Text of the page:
Australia attempts to rescue hundreds of stranded pilot whales
SYDNEY — Rescuers were trying to refloat hundreds of whales stranded on a sandbar off the remote west coast of the Australian island of Tasmania on Tuesday, hoping to end one of the country’s worst beaching events.
Government scientists estimated about 90 of around 270 pilot whales trapped in shallow water had died since the stranding was reported a day earlier.
Aerial footage showed large numbers of the animals largely prone on a wide sandbar at Macquarie Harbour, about 200 kms northwest of the state capital Hobart, while others floundered in slightly deeper water.
“We’ve got animals that are semi-buoyant so it probably won’t take too much to refloat those animals closer to the deeper water, and will involve just a bit of grunt from specialized crew in the water,” Kris Carlyon, a wildlife biologist with the state government, told local media.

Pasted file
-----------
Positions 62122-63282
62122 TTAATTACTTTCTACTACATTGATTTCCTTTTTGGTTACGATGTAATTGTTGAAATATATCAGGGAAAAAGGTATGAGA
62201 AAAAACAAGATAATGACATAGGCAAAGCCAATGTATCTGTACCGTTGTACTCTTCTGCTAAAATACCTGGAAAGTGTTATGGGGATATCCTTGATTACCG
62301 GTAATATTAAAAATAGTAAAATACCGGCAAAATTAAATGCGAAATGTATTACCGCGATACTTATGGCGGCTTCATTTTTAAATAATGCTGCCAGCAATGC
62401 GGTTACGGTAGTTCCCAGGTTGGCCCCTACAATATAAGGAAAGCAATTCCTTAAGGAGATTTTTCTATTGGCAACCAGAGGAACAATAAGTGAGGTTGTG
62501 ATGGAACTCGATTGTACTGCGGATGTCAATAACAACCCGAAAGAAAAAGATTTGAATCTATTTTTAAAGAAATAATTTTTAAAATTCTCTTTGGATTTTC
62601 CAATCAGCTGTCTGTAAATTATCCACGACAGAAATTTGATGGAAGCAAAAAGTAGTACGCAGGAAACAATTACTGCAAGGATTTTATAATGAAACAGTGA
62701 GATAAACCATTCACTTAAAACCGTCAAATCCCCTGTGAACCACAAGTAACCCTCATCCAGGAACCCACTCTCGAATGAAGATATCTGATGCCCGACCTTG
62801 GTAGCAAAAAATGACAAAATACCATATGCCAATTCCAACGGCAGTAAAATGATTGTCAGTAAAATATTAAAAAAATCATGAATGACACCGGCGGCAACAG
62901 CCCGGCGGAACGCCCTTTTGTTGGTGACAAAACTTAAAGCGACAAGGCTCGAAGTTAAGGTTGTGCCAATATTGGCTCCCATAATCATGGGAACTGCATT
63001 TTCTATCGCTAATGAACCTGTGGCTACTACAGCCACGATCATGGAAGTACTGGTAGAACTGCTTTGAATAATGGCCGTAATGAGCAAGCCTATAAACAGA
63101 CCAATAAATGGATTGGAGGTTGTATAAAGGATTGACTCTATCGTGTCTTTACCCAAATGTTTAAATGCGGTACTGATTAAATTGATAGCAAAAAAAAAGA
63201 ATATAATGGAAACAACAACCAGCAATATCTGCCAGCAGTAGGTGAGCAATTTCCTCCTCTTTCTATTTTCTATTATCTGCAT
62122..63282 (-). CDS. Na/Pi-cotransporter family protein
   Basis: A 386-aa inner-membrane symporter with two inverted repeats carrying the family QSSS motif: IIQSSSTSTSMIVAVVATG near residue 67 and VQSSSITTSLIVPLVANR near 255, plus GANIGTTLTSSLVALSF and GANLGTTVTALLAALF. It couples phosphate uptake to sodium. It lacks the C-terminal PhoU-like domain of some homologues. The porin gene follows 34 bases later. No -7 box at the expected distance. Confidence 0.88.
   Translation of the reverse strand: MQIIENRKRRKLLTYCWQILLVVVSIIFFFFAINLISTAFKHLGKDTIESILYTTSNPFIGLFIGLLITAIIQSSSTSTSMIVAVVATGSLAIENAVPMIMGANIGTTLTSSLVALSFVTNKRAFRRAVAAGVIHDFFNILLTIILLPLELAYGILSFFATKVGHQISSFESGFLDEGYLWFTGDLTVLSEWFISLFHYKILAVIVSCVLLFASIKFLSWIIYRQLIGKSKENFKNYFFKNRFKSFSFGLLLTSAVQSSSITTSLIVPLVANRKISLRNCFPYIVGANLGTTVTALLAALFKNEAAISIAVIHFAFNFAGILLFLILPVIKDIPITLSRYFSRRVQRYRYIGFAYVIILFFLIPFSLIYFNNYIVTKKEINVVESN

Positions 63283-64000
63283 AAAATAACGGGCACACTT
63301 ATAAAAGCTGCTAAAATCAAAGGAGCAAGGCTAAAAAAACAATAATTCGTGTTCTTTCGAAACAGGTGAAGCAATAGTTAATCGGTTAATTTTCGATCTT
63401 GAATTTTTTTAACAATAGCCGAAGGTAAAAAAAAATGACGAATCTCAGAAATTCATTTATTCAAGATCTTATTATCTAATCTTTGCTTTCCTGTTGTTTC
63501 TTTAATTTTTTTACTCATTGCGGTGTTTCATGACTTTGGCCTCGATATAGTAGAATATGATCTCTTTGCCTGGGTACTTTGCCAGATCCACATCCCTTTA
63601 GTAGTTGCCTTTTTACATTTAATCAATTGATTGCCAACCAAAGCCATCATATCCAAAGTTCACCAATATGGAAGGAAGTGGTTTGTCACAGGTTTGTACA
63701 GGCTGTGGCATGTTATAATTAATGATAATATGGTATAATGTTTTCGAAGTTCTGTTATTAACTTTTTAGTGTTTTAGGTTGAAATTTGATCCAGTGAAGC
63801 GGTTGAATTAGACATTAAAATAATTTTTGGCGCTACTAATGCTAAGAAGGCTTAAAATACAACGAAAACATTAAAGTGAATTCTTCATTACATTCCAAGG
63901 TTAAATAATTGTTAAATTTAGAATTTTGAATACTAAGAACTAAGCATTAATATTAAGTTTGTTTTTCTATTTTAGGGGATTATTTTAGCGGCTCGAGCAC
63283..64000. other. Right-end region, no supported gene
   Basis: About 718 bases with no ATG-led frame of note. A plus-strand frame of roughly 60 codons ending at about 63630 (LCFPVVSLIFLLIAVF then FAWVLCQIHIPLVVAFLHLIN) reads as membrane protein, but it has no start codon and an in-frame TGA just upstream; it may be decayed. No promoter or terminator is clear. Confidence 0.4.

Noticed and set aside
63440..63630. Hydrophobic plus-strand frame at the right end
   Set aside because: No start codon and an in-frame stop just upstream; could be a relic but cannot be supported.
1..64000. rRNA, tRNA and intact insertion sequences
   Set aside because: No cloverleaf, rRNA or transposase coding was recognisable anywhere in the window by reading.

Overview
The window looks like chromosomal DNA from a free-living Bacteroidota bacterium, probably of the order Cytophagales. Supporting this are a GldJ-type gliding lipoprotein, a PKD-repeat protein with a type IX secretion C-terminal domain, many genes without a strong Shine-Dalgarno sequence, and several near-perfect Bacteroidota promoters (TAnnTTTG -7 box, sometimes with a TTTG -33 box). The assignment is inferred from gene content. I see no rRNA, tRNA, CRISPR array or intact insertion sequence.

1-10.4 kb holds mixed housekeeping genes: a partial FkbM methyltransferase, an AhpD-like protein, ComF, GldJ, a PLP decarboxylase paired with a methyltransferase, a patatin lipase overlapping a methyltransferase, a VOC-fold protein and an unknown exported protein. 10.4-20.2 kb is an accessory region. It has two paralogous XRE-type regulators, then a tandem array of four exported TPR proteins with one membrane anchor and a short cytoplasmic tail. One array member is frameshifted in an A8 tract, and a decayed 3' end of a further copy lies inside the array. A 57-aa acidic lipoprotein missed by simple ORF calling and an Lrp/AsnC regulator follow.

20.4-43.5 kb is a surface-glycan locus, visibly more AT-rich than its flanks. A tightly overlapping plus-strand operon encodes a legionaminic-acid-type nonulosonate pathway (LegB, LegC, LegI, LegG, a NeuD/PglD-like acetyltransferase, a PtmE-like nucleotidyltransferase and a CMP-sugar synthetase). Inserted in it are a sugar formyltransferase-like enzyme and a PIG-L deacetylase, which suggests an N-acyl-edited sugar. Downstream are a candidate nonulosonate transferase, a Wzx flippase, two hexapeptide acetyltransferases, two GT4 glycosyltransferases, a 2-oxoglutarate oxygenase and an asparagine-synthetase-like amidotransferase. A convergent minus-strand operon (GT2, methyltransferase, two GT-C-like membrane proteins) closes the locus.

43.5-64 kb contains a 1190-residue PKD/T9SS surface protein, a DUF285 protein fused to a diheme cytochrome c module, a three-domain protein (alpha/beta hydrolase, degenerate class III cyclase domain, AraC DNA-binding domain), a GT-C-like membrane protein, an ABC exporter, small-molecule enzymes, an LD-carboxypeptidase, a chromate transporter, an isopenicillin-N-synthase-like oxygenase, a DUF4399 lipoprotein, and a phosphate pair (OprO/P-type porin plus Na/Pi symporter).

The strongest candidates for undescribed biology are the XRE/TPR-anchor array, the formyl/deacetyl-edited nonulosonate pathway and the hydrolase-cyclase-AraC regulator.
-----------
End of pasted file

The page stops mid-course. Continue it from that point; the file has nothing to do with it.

Pilot whales are a species of oceanic dolphin that grow to 7 meters (23 ft) long and can weigh up to 3 tonnes. Drawing them back out to sea is a labor intensive process that can include physically pushing the animals or using specialized tarpaulins and pontoons to drag them to deeper water. Rescuers try to keep the whales upright to avoid disorientation.